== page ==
Thanks again for your killer blog. Clark – Sacramento, CA

Where to Start with Mods?

If I had to start over and had a brand new stock SR5, this is exactly what I would do with a $3000 budget. I wish that I could afford a little more because, with a $4000 budget, you can add some mods that will make a real difference. But, let’s stay with our $3000 budget and go to town!

Mod #1 – Suspension (Fixing Body Roll, Nose Dive & Cornering)

Icon Coilovers 5th Gen 4Runner

Recently, we wrote a post on the Icon suspension Vs. stock suspension. You may want to check this out before we continue. In this post, we summed up the transition from stock KDSS to an aftermarket $3000 suspension with KDSS.

We felt less body roll, tighter cornering, everything just felt tighter and more comfortable while driving on-road. Braking is much more firm and stable with less steering wheel shake and rattle. With an upgraded suspension, your nose dive on braking is almost eliminated (depending on the suspension and how it’s tuned).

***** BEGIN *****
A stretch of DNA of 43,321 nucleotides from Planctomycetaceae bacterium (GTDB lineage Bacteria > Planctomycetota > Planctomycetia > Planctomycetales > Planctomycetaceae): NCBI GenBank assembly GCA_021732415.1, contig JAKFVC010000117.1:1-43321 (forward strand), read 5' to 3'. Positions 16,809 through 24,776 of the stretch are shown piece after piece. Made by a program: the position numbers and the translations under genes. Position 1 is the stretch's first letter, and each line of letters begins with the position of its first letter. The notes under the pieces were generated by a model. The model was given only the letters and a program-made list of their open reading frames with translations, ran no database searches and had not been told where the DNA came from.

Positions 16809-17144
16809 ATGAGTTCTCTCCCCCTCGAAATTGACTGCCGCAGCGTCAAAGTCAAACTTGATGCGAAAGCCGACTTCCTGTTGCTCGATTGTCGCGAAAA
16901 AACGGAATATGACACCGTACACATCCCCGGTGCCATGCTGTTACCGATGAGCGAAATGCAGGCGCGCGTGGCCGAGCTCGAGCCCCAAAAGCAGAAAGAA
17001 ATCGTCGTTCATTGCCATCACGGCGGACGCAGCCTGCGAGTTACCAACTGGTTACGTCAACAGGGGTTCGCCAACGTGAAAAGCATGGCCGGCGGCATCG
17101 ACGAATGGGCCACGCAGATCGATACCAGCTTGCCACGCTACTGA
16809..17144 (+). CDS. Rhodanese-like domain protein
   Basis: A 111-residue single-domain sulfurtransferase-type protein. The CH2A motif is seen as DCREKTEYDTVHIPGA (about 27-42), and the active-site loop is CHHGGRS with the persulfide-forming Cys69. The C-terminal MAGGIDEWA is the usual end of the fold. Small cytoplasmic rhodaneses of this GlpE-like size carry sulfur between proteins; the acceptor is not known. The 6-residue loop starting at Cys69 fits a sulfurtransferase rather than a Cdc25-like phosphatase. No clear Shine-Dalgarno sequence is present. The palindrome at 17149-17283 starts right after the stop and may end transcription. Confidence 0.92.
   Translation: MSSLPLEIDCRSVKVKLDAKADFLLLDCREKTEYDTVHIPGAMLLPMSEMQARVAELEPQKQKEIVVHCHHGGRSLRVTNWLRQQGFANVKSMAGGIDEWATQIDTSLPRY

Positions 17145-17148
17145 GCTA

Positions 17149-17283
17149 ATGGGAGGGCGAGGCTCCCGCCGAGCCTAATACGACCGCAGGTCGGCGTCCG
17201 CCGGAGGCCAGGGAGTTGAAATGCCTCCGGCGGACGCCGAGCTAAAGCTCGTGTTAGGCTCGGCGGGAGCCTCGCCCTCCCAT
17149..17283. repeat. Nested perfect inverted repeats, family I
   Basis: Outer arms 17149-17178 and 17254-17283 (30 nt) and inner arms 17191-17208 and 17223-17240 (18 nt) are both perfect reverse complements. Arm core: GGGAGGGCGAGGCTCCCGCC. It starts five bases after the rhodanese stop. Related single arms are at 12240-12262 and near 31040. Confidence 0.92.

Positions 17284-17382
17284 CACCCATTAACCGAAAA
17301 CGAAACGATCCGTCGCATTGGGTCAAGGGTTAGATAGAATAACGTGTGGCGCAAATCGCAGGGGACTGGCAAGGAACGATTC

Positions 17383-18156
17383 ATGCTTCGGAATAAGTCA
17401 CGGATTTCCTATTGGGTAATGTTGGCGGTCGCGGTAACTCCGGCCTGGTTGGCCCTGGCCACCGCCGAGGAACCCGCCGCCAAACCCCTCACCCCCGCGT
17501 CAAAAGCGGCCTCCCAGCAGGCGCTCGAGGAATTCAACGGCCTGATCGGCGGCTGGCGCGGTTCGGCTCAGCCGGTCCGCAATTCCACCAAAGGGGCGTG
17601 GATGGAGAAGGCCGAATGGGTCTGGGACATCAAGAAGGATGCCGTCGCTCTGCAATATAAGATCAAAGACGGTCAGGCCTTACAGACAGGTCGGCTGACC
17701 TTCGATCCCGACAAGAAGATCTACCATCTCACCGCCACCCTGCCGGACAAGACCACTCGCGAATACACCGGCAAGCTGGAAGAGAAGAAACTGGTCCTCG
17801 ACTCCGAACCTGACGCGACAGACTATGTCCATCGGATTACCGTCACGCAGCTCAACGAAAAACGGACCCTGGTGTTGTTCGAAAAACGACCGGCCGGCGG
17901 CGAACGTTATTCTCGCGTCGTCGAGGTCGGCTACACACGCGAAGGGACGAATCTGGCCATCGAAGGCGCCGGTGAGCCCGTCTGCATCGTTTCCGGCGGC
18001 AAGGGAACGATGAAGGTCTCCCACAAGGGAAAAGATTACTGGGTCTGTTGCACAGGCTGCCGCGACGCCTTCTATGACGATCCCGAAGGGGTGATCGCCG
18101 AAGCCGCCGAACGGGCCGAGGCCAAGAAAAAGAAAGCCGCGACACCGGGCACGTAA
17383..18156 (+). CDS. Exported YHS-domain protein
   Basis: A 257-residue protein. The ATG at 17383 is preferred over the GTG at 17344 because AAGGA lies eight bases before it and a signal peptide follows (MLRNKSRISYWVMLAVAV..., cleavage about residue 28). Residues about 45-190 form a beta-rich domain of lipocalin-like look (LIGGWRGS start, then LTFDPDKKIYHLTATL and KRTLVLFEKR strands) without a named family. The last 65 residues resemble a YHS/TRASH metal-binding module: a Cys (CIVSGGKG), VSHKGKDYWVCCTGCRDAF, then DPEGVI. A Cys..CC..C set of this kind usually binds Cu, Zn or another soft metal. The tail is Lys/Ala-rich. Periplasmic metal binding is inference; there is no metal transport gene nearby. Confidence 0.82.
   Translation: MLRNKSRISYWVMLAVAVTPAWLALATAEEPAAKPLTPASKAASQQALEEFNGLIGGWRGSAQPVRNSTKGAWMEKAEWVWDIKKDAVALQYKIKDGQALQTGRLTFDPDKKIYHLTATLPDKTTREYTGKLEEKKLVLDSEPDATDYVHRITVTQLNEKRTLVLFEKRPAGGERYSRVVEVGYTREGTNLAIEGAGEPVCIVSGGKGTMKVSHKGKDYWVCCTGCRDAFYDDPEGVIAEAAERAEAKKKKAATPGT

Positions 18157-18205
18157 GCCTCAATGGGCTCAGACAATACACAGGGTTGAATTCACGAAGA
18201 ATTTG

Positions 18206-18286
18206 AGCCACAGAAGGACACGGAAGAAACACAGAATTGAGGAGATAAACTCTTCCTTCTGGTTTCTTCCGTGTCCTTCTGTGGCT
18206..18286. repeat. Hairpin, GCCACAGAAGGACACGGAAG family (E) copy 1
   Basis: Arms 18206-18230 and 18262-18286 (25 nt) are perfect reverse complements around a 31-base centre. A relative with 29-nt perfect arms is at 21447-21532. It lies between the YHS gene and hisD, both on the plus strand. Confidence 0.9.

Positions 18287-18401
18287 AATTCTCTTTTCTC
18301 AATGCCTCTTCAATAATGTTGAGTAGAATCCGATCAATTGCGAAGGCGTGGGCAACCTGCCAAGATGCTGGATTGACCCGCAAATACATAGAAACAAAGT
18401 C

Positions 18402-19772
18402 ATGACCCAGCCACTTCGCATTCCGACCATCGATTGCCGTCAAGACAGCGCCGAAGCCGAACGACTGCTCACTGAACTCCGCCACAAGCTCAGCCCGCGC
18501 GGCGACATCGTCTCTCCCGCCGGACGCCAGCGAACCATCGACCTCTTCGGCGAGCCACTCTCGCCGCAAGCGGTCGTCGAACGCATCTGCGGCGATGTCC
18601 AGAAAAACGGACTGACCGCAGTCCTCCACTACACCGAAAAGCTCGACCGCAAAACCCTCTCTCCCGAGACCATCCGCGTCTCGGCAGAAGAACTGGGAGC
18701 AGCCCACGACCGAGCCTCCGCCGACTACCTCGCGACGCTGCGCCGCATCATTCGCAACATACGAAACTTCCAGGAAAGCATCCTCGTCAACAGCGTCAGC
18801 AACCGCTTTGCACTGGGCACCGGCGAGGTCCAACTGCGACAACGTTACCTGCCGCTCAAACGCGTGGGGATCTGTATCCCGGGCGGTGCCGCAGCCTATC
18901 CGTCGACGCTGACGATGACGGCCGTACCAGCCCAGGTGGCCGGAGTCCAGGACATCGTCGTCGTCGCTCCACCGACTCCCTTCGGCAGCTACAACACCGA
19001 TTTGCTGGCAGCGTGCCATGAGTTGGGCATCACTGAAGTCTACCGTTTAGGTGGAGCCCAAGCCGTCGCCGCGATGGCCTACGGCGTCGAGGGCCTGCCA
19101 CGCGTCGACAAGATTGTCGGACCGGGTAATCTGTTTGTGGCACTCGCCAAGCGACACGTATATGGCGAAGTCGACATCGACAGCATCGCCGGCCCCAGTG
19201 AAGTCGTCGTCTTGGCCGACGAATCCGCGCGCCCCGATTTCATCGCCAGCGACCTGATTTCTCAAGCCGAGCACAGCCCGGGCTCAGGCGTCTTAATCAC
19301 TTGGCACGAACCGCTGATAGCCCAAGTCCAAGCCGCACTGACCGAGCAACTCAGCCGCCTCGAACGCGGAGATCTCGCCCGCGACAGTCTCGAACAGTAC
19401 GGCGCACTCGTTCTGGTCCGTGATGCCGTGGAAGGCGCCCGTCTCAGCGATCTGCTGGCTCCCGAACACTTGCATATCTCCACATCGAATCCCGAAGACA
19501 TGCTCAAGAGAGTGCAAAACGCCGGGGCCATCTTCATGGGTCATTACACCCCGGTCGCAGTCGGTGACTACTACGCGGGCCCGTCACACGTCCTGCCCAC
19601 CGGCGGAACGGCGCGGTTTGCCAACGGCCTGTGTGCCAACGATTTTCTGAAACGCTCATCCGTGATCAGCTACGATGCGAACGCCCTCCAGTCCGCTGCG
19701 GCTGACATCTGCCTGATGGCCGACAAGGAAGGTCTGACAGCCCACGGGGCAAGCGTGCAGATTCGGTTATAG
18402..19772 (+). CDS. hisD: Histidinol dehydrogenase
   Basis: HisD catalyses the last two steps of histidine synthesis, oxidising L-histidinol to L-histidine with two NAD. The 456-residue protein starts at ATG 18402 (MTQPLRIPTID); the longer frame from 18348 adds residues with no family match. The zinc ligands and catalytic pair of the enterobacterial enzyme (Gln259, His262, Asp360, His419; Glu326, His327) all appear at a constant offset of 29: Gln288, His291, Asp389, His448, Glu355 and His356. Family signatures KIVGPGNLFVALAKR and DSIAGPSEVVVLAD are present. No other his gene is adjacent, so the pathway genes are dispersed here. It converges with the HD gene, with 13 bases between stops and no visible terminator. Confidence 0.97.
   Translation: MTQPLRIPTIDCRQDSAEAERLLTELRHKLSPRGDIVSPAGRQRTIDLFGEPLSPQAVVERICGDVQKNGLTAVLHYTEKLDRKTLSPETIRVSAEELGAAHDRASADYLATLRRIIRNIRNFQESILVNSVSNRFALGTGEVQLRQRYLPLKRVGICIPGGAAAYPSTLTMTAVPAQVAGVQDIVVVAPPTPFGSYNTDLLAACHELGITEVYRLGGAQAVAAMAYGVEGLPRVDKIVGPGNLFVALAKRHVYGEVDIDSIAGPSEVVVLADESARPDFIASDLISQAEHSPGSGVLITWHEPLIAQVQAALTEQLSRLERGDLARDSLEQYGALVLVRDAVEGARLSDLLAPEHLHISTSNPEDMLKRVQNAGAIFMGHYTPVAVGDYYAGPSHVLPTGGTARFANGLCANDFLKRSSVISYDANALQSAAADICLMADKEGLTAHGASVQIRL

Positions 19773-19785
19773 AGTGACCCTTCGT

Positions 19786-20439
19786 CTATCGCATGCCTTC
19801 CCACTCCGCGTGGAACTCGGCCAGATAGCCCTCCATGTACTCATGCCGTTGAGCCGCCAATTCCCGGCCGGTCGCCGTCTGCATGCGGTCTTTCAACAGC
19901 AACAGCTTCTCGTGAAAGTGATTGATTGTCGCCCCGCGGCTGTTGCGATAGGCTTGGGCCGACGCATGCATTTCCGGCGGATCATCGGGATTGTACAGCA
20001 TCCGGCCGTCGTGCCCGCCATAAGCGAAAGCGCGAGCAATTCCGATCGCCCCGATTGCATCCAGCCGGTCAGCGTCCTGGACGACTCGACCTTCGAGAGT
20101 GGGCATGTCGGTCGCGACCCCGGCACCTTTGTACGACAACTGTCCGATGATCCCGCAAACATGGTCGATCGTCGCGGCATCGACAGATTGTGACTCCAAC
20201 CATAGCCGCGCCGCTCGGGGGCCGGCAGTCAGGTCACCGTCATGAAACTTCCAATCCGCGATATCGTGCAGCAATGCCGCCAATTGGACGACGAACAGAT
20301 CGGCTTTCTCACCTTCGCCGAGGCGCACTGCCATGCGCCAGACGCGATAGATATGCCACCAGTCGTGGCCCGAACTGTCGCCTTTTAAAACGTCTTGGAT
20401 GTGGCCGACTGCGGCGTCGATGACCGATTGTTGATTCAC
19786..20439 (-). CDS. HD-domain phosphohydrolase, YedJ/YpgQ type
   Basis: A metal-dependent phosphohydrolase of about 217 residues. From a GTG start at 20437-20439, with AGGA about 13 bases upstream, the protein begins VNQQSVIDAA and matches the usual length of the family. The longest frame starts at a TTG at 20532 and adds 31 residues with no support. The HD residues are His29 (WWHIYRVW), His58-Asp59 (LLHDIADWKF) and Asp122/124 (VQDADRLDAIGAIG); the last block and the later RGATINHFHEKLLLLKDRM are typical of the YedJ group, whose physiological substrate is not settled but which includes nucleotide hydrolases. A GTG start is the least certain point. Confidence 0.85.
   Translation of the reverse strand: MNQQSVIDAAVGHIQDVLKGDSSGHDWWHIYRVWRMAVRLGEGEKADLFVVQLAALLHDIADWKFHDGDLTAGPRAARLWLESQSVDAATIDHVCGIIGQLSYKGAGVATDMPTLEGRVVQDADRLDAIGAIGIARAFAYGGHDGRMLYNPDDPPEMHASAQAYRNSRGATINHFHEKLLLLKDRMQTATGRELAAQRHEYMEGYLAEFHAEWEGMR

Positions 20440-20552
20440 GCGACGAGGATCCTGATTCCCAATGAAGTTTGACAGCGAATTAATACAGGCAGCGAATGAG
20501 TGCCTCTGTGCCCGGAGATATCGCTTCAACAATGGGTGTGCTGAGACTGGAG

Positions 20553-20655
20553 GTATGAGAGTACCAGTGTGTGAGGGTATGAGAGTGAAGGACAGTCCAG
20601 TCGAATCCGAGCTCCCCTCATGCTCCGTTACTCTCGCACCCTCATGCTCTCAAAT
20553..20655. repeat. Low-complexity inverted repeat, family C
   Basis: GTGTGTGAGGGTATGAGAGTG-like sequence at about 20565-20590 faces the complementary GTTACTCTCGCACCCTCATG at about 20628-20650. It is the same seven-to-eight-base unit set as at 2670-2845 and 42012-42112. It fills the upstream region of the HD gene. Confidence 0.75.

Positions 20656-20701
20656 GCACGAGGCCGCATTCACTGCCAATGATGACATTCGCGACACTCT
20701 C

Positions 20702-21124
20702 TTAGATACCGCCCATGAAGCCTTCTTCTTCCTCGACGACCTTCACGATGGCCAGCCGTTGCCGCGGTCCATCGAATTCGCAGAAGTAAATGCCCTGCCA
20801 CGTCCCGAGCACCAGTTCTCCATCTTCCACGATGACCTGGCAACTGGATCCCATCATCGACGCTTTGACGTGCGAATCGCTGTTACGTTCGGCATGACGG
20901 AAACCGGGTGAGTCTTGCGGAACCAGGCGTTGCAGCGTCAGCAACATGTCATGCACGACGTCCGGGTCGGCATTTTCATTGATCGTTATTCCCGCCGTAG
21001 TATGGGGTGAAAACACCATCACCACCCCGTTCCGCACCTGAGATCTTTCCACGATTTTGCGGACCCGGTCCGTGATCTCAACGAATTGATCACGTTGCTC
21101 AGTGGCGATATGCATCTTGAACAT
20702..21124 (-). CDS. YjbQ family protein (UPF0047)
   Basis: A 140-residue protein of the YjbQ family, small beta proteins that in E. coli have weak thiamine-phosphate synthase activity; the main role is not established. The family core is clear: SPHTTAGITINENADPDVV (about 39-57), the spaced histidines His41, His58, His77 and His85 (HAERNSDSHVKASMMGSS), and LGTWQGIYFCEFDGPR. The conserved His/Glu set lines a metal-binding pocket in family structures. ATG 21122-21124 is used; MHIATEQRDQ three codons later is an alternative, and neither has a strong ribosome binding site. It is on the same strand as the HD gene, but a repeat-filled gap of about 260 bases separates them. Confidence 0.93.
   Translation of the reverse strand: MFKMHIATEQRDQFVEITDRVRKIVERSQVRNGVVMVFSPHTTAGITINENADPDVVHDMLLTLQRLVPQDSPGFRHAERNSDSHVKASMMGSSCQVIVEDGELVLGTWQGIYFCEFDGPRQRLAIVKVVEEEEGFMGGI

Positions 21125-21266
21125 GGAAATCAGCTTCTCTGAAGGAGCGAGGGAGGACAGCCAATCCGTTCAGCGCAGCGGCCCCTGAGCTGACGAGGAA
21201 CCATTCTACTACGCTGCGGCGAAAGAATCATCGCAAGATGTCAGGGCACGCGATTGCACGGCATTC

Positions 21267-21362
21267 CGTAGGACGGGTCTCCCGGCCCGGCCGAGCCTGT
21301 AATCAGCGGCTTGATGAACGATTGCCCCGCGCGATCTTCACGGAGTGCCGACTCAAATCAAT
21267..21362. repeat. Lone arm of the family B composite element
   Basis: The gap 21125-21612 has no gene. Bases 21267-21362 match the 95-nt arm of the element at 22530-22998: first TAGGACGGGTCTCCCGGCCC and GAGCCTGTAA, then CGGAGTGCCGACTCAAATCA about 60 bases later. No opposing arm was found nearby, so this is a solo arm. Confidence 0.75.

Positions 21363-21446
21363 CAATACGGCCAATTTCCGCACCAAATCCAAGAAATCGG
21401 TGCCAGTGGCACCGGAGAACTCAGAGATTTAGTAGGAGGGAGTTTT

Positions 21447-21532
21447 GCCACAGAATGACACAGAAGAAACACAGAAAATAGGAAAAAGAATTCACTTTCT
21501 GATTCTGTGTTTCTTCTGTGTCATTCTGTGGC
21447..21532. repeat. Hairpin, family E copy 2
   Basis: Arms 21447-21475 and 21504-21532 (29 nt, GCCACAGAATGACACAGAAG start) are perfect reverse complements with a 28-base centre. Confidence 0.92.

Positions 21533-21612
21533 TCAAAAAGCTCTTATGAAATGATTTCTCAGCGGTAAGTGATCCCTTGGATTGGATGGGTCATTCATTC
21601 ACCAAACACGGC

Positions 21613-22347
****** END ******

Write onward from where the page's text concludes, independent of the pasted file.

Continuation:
What would I Buy?

  1. Icon or King Extended Travel Coilovers ($1200): If I had a stock SR5, I would want to tighten everything up as much as possible. Grabbing a set of Bilsteins would help, but not as much as a pair of Icon or King shocks. This is almost half the budget right here. Tightening up your front suspension is key. This will help on and off-road but more importantly, it will increase your every driving on-road experience. You can opt for UCAs (Upper Control Arms) and a remote reservoir but that just starts getting pricey and we need to stay on budget.
  2. Rear Springs – Dobinsons ($225): The rear spring are key in most areas of off-roading and weight. But in the case of 10% off-road, these will do just fine.
  3. Rear Shocks – Dobinsons ($230): Again, you don’t need the most epensive rear shocks in the world. These rear shocks should be fine what you are looking to accomplish.

UCAs NOTE: You should be ok with the extended travel coilovers without aftermarket UCAs as long as you stay under 3″ of lift.

General Total: $1700

Mod #2 – All Terrain Tires (No Wheels)